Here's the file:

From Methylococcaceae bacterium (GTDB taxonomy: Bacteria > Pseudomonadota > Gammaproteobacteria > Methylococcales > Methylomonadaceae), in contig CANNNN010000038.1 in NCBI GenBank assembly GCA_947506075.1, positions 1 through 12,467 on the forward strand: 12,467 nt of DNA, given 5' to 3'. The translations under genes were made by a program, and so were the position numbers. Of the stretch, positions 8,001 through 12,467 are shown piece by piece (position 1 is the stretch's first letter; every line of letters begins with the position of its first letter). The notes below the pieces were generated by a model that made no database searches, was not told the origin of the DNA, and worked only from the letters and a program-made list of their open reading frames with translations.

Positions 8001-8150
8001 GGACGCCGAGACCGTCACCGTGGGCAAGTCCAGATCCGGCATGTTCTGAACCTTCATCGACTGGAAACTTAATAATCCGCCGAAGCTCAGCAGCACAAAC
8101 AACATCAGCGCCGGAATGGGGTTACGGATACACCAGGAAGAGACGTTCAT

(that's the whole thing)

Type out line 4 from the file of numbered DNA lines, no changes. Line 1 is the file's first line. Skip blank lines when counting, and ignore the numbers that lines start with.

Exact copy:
8101 AACATCAGCGCCGGAATGGGGTTACGGATACACCAGGAAGAGACGTTCAT